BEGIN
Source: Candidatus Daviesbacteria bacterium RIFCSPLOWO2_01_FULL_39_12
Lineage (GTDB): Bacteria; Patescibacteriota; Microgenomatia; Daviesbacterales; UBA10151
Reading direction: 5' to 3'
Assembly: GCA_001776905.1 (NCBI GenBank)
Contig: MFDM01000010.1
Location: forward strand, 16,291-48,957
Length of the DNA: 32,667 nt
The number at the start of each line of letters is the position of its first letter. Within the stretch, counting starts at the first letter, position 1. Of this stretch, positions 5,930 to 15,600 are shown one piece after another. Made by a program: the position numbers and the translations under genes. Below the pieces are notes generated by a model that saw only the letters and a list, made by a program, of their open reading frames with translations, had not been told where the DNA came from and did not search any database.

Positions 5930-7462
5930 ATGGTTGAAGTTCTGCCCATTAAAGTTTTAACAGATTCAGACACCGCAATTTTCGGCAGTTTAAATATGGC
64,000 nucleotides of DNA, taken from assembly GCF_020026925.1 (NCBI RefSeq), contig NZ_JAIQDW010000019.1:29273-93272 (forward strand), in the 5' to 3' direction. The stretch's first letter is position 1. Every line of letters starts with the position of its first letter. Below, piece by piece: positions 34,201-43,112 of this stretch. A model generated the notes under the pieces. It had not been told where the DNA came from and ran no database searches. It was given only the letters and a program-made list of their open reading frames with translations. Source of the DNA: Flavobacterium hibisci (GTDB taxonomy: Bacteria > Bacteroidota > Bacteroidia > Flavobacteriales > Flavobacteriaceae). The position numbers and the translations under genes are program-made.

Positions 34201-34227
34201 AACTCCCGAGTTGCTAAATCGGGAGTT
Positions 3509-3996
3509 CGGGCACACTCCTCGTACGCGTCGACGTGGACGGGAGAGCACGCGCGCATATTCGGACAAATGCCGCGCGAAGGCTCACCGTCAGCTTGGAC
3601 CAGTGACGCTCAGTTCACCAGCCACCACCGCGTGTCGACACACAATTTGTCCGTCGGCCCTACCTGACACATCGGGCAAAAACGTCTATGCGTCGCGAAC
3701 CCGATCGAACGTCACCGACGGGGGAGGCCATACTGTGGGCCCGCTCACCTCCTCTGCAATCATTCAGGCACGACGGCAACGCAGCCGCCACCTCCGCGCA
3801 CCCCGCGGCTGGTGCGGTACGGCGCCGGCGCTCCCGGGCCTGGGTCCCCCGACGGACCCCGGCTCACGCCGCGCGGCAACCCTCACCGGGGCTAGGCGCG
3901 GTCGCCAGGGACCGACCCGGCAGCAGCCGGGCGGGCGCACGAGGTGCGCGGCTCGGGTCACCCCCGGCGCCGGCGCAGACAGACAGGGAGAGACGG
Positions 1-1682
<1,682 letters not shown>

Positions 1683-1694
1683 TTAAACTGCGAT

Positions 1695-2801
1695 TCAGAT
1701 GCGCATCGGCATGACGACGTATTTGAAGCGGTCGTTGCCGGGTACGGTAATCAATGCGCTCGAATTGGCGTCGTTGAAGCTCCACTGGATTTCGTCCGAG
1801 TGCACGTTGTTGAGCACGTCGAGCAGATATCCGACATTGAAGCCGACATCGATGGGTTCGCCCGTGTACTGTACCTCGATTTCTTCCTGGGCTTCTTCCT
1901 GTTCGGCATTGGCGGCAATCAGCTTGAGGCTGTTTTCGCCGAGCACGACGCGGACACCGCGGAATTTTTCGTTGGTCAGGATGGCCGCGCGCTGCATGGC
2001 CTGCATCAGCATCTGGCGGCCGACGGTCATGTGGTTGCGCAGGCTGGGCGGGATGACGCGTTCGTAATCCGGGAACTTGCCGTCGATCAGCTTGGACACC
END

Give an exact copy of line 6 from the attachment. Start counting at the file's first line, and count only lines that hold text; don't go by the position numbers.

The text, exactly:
Location: forward strand, 16,291-48,957